It hasn't been an easy week for broadcasters. They've been put down, shut down, lambasted and ... horror of horrors! ... the shakier pieces of their business models have been strung out like entrails for all to see.
If you think this sounds unlike the usual broadcast fare ... wherein key public figures rush to their aid, defending their right to profit and bearing gifts of free bandwidth ... then we've gotta agree: Something strange is going on and we're definitely keeping a weather eye on the horizon.
But back to the subject: The week started horribly as the Justice Department slapped its stamp of approval on the XM/Sirius merger. Despite the broadcasters' repeated protestations, anyone with half an ear knows that satellite radio DOES compete with the terrestrial variety and a combined XM/Sirius is sure to be stronger than a separate DARS duo. But that's not even the worst news for the radio side of broadcasting. As a recent (and very interesting) note from the folks at Bernstein Research points out, the radio dudes were in deep trouble long before XM/Sirius got the DOJ's blessing. According to Bernstein, over the past six months radio ad revs have "cratered to an annualized growth rate of -4.7 percent." When early stage online revenue and non-cash barter items are removed from the mix, the annualized growth dips further to -5.8 percent.
Why this drop? Bernstein points to continuing problems with audience measurement for radio but we suspect that everyone's favorite monster in the closet (AKA the internet) has something to do with it too.
On the video side of broadcast, things weren't a whole lot better. Indeed a long, festering split between big and little broadcasters burst into the open as the Community Broadcasters Assn, which reps low-power TV stations, filed a petition asking the FCC to ban all those nifty digital-conversion boxes UNLESS they are equipped to receive analog signals. The low-power folks will still be transmitting in analog after the 2/19/09 digital conversion. And since there's a law on the books which says that TV reception devices must be able to pick up "all frequencies allocated by the (FCC) to television broadcasting," they appear to have the proverbial leg to stand on. Of course, only six of the thus-far approved converter boxes are designed to handle analog as well as digital, so the CBA could just have thrown a monkey wrench into the whole DTV shebang.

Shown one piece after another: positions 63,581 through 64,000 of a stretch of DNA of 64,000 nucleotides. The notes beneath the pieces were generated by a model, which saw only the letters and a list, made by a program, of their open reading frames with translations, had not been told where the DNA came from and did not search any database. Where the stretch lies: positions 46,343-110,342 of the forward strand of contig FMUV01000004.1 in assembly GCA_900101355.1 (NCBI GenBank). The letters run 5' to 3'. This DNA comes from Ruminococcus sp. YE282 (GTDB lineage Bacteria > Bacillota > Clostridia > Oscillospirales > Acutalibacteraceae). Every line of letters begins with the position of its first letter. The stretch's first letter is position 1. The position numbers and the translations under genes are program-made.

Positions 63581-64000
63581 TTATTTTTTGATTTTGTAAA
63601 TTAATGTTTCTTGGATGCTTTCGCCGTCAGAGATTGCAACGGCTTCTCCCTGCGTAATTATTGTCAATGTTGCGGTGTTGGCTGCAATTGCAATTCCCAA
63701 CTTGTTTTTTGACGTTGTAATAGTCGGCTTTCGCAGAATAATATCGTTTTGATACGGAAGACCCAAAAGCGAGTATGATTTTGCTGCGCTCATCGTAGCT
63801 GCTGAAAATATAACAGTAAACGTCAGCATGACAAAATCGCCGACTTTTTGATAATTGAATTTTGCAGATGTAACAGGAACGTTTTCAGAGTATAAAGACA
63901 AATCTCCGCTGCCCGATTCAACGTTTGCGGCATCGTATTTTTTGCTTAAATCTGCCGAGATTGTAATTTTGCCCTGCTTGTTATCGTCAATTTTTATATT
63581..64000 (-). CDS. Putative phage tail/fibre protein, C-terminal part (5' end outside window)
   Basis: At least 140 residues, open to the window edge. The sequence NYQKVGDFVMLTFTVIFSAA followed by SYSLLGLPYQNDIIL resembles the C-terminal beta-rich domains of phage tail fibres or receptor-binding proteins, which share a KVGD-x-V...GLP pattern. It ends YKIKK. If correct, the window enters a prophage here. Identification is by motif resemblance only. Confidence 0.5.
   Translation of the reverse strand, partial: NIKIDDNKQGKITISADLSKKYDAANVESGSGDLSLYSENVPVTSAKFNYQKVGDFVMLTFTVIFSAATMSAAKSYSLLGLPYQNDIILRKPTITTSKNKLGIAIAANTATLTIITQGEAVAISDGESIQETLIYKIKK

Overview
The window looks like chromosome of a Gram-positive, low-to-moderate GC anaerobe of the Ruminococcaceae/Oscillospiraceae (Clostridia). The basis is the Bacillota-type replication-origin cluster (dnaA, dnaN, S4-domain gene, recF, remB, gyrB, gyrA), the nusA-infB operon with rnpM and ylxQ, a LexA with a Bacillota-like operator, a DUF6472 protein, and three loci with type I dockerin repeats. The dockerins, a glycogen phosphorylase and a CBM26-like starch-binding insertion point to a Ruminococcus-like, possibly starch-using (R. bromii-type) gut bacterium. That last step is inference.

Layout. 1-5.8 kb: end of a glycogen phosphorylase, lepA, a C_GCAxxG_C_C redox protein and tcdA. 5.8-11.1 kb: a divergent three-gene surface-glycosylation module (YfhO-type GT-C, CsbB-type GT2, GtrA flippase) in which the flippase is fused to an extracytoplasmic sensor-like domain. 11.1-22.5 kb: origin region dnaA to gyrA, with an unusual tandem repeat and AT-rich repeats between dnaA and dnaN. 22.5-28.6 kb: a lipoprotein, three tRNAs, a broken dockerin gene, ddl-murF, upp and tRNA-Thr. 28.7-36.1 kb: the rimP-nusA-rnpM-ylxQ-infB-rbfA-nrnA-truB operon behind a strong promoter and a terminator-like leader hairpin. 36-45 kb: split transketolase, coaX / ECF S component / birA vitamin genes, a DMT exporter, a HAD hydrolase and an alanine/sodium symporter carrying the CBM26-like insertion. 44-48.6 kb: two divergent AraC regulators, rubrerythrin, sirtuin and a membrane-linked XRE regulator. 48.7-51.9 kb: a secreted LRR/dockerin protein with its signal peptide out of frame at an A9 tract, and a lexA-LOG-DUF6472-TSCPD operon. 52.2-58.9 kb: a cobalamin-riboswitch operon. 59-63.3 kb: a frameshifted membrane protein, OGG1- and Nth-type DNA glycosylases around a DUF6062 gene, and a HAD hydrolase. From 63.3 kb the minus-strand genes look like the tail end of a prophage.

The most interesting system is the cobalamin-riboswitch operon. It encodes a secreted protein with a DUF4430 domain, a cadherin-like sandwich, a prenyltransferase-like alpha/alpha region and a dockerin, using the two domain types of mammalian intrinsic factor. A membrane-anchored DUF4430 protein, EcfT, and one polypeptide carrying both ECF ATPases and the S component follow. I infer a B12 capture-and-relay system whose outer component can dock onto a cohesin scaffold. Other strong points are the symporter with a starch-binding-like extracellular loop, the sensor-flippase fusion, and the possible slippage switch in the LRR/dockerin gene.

To add insult to injury, the broadcasters also got regaled last week by a Wall Street Journal article gushing over Mark Thompson, the current head of Britain's BBC. Seems the publicly financied Beeb has thrown caution to the winds, putting all its programming up for grabs via Apple's iPlayer. The strategy has been a smashing success (17 million BBC shows downloaded in the seven weeks after launch) and U.S. broadcasters, who are (not unreasonably) fixated on making money via the web can hardly be jumping for joy.